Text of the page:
NEW YORK | 203-207 West 79th St | 174 FT | 16 FLOORS


#1

DEVELOPERS APPLY TO DEMOLISH LANDMARKED 79TH STREET BUILDING, CONSTRUCT HIGH-RISE

Posted on July 1, 2014 at 10:37 pm by West Sider

The beige building depicted in the middle of the rendering above could be constructed on West 79th street.

A five-story building on West 79th street between Amsterdam and Broadway could be demolished and replaced with a 16-story apartment building if the owners get permission from the Landmark Preservation Commission. The brick building currently on the site (see photo at bottom) has residential and commercial tenants, including Tower Cleaners and A Select Few antiques.

A tipster tells us the residents of the building have already been told they have 90 days to vacate. According to Streeteasy, the building currently appears to be filled with rental apartments that go for about $2,000 for a studio to $3,700 for a two-bedroom. It was sold in February.

The building on the site was once part of a series of rowhouses, as depicted in the photo at left. But it was altered in the 1970′s and is now called Carlton House, according to the landmarks application made by the developer (posted below).

The location is part of the Upper West Side – Central Park West Historic District, which was designated in 1990. The building sits next to the Hotel Lucerne, a landmarked hotel built in in 1904 (learn more about the Lucerne here). Nice Matin restaurant is on the ground floor of the Lucerne.

The new building would block the West-facing windows of the hotel, which could be a sticking point, Landmark West noted. Morris Adjmi is the listed architect.

The application is set to be discussed in a public hearing at the Community Board 7 landmarks committee on July 10 at 6:30 p.m. on the second floor of 250 West 87th street. According to the presentation below, the Landmarks Preservation Commission meeting is scheduled to be held on July 22.

This is one of four buildings set to be demolished soon and replaced with luxury housing in a four-block radius, including two on West 77th street and one on West 80th and Broadway.


#2

Nice Times article:

In Context or Out of Step?

Upper West Side Townhouses, 19th Century Holdovers

JULY 25, 2014


Credit Chang W. Lee/The New York Times

Left, in the 1970s, a low-rise apartment building took the place of rowhouses on the north side of West 79th Street between Amsterdam and Broadway. Right, the south side of the same block is still fairly intact.

On West 79th Street from Amsterdam Avenue to Broadway is a remarkable holdover from the late 19th century, two facing rows of townhouses on a wide street. In the Upper West Side/Central Park West Historic District, the buildings are almost intact, although four were replaced in the 1970s with a homely apartment house of the same height, 203-209 West 79th.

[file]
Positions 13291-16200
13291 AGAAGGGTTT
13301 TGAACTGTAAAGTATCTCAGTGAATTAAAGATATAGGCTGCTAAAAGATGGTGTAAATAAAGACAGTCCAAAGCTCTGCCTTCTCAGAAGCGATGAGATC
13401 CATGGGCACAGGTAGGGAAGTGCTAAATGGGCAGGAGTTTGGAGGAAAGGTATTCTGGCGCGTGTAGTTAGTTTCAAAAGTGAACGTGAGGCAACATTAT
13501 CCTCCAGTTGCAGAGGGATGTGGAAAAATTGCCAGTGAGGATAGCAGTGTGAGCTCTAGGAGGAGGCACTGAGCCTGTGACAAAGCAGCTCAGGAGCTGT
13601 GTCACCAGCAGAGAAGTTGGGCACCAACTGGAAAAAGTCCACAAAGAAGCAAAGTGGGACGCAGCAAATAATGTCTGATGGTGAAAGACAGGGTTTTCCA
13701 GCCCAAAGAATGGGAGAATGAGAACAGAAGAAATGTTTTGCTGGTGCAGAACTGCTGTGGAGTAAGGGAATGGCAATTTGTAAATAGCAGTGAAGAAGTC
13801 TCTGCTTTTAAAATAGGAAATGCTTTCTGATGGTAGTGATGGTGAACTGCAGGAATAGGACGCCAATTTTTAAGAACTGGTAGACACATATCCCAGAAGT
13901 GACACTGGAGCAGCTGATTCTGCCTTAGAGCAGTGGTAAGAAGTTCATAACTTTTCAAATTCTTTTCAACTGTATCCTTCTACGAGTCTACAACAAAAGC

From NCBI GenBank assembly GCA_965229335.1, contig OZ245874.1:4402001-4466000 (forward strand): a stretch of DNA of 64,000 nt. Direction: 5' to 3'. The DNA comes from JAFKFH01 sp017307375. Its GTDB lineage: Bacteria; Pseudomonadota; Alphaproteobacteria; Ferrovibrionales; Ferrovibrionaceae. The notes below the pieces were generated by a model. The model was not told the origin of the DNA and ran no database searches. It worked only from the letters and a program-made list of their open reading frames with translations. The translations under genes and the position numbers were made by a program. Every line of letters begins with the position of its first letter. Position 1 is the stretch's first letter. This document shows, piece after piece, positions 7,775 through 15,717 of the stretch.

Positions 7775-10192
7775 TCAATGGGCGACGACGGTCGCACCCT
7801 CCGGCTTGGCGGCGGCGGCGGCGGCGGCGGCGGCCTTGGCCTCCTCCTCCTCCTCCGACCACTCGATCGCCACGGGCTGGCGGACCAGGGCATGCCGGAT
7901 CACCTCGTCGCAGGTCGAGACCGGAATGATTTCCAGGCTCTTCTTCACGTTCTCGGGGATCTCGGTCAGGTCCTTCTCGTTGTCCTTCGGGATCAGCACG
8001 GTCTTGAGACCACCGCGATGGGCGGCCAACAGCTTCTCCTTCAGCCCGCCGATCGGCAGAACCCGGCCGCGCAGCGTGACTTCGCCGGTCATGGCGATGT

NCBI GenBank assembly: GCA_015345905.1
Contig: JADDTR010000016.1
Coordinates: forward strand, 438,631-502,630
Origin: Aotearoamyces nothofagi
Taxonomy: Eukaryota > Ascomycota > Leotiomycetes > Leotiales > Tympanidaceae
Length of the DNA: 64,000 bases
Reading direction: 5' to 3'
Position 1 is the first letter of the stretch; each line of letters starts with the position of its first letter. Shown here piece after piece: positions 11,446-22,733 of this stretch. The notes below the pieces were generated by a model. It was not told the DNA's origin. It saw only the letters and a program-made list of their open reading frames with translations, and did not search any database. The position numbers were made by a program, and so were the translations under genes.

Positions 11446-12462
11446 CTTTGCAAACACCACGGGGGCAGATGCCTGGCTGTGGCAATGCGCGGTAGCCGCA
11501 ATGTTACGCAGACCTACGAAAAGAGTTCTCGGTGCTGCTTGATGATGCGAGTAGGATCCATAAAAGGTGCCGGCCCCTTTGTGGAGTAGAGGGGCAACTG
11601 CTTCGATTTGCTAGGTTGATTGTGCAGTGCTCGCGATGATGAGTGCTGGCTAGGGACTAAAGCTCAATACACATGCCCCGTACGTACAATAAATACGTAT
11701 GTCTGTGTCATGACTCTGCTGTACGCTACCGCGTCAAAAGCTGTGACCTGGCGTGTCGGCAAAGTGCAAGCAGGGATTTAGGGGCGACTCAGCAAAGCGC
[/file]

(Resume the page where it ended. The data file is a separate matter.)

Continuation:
Now the owner of the sour-looking interloper, Anbau Enterprises, proposes to demolish it and build new residences on this unusual block — residences as in a 16-story apartment house. The proposal is now before the Landmarks Preservation Commission.

[…]


#3

The new apartment building’s cement superstructure is now well out of the ground.


#4

Nice update!


#5

Continues to head toward 14th floor.


#6

Great to see this u/c. Moved. :smile:


#7

Nice!


#8

Topped out.


#9


TECTONIC


#10

CMU work is almost complete and scaffolding for facade work is now up.


#11

Front facade masonry is about half installed. It’s hard to get the details through the scaffolding but I managed to get one shot that gives a clue about the eventual appearance. Not bad.


#12

Facade reveal now in progress as scaffolding disassembly begins.


#13

It looks great. I love the UWS.


#14

Further facade reveal as scaffolding comes down.


#15

Nice!


#16

Here are two more facade images. It’s a pretty good building. Certainly not boring when you are close enough to pick up the details on the verticals between the windows. Certainly better than the other new one nearby at 80th and Broadway.


#17

Nice shots, Chused


#18

Looks good.


#19

Scaffolding is down except for the bottom floor so we finally can see what the building looks like. It’s a bit more interesting up close than at a distance. But the corner treatment and stone work look nice in tight. All in all it’s pretty good.


#20

Great shots, Chused. This looks really nice.